The Land-Locked Thinking of Laotians

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The Land-Locked Thinking of Laotians

While the Lao government likes to talk about becoming “land-linked,” the latest ISEAS-Yusof Ishak Institution survey reflects an inward-looking mentality.

The Land-Locked Thinking of Laotians
Credit: Depositphotos

A survey that interviews just 159 or 160 compatriots is probably not the ideal way of judging how an entire country thinks, but so few opinion polls emanate from Laos and so few international pollsters are interested in it that the latest State of Southeast Asia survey, from Singapore’s ISEAS-Yusof Ishak Institute, is arguably the best guide we have to understand how Laotians think about foreign policy. The takeaway: neutrality reigns, and Laotians are far removed from how other Southeast Asians regard some of the world’s biggest challenges.

When asked how the Association of Southeast Asian Nations (ASEAN) should move forward on Myanmar, for instance, exactly a quarter of the Laotian respondents said it shouldn’t interfere, a much higher percentage than any other nationality and double the regional average. Laotians were second only to Bruneians in expressing neutrality about ASEAN’s woeful Five-Point Consensus, which ought to be interpreted as two-fifths of Laotians not having an opinion on this matter.

Some 23 percent of Laotian respondents thought hostilities in the Taiwan Strait would not affect Southeast Asia; the regional average who thought this was 6 percent. Laotians were also the most desirous of ASEAN neutrality if conflict did break out over Taiwan. Some 22.5 percent thought that the Israel-Hamas conflict has no impact on Southeast Asia – again, the highest nationality who said this – and 43 percent admitted to not having a view on this conflict, far higher than the second-least interested group, the Burmese. Some 18.1 percent of Laotians favored no international interference in the Middle Eastern conflict, around four times the regional average.

This probably reflects the cohort of interviewees, but the Laotians are also the most flighty when it comes to their geopolitical leanings. In the 2023 interaction of this survey, 41.1 percent of respondents from Laos said that they would pick China over the United States if forced to take sides. In this year’s version, it is 70 percent pro-China. Last year, only a fifth of Laotians thought China had the most economic power in the region. This year, it was 77 percent. Last year, just 30.8 percent thought China had the most political influence in the region. Now it’s 64 percent.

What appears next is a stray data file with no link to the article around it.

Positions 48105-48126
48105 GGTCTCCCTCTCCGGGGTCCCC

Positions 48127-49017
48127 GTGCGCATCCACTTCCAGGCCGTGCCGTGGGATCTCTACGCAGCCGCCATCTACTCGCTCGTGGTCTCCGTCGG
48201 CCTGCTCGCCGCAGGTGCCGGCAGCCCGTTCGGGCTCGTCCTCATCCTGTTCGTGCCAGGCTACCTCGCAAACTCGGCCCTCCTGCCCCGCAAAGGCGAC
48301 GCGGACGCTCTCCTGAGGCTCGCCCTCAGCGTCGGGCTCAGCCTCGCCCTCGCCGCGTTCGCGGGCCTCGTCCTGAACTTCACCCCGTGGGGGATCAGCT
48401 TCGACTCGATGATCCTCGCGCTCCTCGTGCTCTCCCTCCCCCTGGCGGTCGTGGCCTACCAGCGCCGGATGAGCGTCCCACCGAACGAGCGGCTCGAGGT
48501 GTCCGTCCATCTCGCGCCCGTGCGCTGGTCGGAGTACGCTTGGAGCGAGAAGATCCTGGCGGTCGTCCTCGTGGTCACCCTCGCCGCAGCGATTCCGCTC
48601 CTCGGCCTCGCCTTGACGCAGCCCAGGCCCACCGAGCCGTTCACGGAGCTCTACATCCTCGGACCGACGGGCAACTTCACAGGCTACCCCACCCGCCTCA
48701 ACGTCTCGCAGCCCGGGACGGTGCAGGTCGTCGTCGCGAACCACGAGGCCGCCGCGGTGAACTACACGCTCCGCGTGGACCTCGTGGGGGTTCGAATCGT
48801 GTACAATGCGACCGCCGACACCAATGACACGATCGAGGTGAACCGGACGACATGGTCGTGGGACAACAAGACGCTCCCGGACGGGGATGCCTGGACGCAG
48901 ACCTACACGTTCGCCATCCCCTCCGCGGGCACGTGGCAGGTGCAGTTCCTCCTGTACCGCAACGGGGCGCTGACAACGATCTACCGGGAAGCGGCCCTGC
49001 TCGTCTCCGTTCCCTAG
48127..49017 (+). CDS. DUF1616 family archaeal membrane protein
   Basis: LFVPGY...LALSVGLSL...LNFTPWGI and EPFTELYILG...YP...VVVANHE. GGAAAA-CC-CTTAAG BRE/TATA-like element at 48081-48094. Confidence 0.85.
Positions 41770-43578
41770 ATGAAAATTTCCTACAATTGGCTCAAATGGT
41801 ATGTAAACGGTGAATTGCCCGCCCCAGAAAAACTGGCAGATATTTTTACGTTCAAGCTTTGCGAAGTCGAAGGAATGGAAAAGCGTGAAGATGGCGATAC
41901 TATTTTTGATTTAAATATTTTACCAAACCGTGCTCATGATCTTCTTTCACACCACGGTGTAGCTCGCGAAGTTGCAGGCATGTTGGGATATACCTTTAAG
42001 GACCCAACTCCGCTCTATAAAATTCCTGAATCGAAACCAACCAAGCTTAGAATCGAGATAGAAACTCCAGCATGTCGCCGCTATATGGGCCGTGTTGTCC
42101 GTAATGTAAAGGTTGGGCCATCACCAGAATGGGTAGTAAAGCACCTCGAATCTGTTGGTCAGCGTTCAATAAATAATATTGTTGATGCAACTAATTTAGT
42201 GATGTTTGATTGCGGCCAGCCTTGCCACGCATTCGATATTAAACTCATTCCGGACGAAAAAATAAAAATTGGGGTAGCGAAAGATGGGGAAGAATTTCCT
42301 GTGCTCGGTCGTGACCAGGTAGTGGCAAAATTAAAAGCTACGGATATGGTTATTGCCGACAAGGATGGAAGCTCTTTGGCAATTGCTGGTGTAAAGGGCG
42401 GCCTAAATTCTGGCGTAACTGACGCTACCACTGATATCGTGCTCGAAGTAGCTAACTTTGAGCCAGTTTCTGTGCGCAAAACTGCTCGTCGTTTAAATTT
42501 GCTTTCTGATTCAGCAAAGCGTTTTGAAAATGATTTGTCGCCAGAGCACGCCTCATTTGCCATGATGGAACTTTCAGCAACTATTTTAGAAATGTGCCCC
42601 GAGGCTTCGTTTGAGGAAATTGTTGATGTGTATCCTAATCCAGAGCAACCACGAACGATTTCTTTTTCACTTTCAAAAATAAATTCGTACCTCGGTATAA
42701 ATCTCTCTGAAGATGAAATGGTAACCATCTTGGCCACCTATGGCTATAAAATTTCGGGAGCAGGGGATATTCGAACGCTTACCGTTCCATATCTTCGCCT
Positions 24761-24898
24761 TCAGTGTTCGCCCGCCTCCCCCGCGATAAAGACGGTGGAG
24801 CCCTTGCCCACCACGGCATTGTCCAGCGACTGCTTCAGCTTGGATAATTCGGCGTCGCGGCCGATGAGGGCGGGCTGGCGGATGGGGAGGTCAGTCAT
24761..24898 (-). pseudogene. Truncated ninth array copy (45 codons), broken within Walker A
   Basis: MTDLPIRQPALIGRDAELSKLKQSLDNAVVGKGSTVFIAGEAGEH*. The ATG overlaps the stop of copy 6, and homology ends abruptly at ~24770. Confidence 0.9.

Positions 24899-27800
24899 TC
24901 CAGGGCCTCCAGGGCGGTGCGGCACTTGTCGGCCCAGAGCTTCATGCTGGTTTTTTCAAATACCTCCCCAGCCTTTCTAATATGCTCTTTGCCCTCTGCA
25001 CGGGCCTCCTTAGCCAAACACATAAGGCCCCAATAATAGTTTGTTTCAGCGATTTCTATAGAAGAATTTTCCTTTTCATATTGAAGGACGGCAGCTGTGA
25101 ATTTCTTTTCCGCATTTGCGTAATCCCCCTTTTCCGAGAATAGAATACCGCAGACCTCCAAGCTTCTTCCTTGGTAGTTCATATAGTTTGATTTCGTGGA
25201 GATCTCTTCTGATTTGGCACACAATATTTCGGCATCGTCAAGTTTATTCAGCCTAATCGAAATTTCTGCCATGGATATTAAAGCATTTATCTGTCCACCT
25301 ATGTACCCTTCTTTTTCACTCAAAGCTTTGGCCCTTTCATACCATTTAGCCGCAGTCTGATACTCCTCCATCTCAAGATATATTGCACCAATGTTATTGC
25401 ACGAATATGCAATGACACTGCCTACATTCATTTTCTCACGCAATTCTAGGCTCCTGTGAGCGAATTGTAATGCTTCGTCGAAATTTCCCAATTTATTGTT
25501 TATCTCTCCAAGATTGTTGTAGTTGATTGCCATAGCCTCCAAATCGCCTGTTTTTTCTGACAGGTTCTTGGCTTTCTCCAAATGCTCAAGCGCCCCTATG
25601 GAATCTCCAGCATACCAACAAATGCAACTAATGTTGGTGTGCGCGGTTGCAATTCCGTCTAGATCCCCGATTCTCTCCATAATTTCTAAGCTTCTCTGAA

In this year’s survey, Laotian respondents are the most positive about China, which makes some sense given how integral China is to the country’s development and just how concerned these respondents are about their own country’s economic woes. Some 45 percent of respondents from Laos thought China was the leading champion of global free trade. Malaysians were the second-most positive of China in this regard, with 27.6 percent of them seeing Beijing as the main free-trade champion. Bizarrely, around 36 percent of Laotians reckon China is the leading champion of international law, three times the regional average.

Laos is arguably Southeast Asia’s most hermetic state. In trade, it really only has dealings with its immediate neighbors. In diplomacy, that is slowly changing, and its ASEAN chairmanship this year has brought it into much closer contact with European, American, and Australian counterparts. This month, the foreign affairs minister, Saleumxay Kommasith, called on his staff to push economic diplomacy.

Vientiane likes the cliche of being land-linked, not land-locked, yet the ISEAS-Yusof Ishak Institute’s survey results suggest that land-locked thinking still seems to persist. Laotians were second-highest, after Vietnamese, at thinking that the Russia-Ukraine war is a top-three geopolitical concern for the region, but whereas 13 percent of Vietnamese said this was because the conflict eroded trust in the world order, just 2.5 percent of Laotians were worried about the war’s international impact. Instead, 86.3 percent of respondents from Laos, a figure far higher than the regional average, said the primary impact of the Russia-Ukraine war was that it has led to increases in energy and food prices, causing economic hardship. Again, this makes sense since Laos has arguably been the country in the region hit the hardest by the war’s impact on food and petroleum prices. But responses to this issue, as well as many others covered in the survey, show that Laotians have little concern about the international impacts of international events.

Of course, you can say that I’m cherry-picking. And, of course, you could point to some responses in this study where Laotians answered in similar ways to the rest of the region. But just as a quotation is always a comment out of context, the findings of a 76-page opinion survey have to be selectively interpreted. One cannot aggregate 51 questions over a vast array of issues. The point I’m trying to make is that with some regularity, the Laotians polled in this survey thought very differently than their Southeast Asian comrades on some of the most important topics of the day, contrived not to have an opinion – Laotians battled it out with Bruneians in this survey to say “no comment” to many of the questions, which one can interpret, perhaps not too unkindly, as an expression of not caring about the issues – or were mostly motivated by pure economic self-interest.

When asked to name the top three challenges facing Southeast Asia, Laotians were well above the regional average in answering: intensifying economic tensions between major powers (they were the most concerned of the nationalities about this); unemployment and economic recession; and widening socioeconomic gaps and rising income inequality.